Is the Father of Jesus the God of Muhammad? The answer is surely Yes and No. Yes, in the sense that the Father of Jesus is the only God there is. He is the Creator and Sovereign Lord of Muhammad, Buddha, Confucius, of every person who has ever lived. He is the one before whom all shall one day bow (Phil. 2:5-11). Christians and Muslims can together affirm many important truths about this great God—his oneness, eternity, power, majesty. As the Qur’an puts it, he is “the Living, the Everlasting, the All-High, the All-Glorious” (2:256).
But the answer is also No, for Muslim theology rejects the divinity of Christ and the personhood of the Holy Spirit—both essential components of the Christian understanding of God. No devout Muslim can call the God of Muhammad “Father,” for this, to their mind, would compromise divine transcendence. But no faithful Christian can refuse to confess, with joy and confidence, “I believe in God the Father. … Almighty!” Apart from the Incarnation and the Trinity, it is possible to know that God is, but not who God is.
Timothy George, “Is the God of Muhammad the Father of Jesus? Christianity Today (February 4, 2002) (link).
“And Grace calls out, ‘You are not just a disillusioned old man who may die soon, a middle-aged woman stuck in a job and desperately wanting to get out, a young person feeling the fire in the belly begin to grow cold. You may be insecure, inadequate, mistaken or potbellied. Death, panic, depression, and disillusionment may be near you. But you are not just that. You are accepted.’ Never confuse your perception of yourself with the mystery that you really are accepted.”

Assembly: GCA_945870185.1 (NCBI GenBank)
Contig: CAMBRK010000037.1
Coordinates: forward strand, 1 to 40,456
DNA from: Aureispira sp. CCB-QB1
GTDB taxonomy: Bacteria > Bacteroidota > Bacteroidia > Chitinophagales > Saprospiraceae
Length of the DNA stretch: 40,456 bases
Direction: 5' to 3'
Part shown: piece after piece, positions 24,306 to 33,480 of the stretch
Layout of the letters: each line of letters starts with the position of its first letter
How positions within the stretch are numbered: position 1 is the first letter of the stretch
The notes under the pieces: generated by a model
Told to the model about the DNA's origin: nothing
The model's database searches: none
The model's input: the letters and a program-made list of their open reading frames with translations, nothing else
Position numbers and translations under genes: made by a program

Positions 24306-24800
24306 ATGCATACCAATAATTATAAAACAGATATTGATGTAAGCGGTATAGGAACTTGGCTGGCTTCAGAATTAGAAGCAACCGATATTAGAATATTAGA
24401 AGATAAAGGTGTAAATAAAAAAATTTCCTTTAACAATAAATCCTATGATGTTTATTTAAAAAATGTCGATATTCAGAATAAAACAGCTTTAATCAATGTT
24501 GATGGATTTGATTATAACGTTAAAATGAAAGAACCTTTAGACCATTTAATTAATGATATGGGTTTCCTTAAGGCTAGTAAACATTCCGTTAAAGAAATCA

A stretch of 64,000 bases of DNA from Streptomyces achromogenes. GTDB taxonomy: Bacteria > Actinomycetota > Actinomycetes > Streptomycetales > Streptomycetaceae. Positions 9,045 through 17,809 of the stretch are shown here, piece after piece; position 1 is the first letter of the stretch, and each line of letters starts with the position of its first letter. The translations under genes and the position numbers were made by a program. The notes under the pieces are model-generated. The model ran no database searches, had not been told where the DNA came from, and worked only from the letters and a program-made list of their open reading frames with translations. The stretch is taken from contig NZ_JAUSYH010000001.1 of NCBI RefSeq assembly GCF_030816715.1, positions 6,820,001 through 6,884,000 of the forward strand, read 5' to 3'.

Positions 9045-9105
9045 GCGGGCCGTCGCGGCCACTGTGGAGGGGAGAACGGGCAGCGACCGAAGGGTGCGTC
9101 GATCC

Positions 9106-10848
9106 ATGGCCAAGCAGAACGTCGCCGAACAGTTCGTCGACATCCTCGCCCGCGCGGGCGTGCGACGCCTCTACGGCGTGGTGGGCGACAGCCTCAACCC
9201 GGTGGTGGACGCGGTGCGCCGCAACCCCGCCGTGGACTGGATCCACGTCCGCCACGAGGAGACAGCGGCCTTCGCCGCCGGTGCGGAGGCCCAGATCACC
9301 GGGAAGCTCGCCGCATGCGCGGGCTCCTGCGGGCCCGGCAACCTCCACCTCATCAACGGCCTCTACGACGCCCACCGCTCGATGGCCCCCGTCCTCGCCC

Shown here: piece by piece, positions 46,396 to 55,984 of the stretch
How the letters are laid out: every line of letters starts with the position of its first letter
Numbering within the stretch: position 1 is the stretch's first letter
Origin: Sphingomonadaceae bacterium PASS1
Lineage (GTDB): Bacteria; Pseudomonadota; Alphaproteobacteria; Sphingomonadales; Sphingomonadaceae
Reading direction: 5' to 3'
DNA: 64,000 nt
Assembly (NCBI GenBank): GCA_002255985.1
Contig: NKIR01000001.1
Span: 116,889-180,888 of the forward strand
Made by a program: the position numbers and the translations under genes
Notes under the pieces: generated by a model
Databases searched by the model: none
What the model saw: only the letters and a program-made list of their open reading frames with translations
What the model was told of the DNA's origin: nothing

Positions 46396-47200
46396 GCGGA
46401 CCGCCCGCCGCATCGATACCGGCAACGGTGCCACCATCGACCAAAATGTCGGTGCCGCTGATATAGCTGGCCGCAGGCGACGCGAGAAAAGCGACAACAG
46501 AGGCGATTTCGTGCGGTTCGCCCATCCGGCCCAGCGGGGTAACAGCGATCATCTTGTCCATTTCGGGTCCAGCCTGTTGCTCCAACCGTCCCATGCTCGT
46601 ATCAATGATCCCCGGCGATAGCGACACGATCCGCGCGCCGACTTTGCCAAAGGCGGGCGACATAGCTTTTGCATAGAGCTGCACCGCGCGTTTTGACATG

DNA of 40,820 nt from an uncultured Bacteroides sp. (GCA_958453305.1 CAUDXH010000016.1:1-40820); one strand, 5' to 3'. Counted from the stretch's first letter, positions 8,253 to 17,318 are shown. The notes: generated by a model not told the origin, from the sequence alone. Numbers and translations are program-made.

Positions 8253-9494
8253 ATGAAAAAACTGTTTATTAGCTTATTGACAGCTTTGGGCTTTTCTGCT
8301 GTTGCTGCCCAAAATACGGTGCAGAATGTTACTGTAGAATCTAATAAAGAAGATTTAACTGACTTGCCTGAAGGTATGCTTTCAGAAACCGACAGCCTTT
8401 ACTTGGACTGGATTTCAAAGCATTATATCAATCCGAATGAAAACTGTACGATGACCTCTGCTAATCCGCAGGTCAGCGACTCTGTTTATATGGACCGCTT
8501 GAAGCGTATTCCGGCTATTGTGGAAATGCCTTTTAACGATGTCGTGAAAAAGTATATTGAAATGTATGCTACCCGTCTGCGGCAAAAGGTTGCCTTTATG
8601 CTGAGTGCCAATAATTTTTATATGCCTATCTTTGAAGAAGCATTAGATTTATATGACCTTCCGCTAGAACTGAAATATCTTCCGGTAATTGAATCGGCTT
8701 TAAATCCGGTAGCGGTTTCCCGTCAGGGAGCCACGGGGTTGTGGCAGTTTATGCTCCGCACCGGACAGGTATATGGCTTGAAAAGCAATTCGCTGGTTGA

Brennan Manning, The Ragamuffin Gospel
Politicians and public figures are fundamentally like all other human beings and have the same basic responses to tragedy. This is true no matter their position on controversial issues of policy (say, gun control). So it is no surprise that they respond immediately, like the rest of us do, with familiar words and phrases that express their human solidarity with those who suffer. Even the most accomplished speechwriters will take hours or days to come up with words adequate to great suffering. No human being, even the most articulate, can offer adequate words in the first moments after terrible news. To demonstrate that level of rhetorical fluency would in fact be to demonstrate an inhuman lack of empathy. Inarticulacy is the proper, empathic immediate response to tragedy.
Excellent musing on the responses (and counter-responses) to the San Bernardino shooting.
Andy Crouch, “On ‘Thoughts and Prayers’ After the San Bernardino Shooting: Prayer—and lament—is the proper first response to tragedy.” Christianity Today (December 3, 2015) (link).
“It is not our task to tell people what they want to hear; we must tell them what in some sad future time they would wish they had heard.”
Lancelot Andrewes. Andrewes (1555-1626), linguist and bishop, was one of the chief translators of the King James Bible.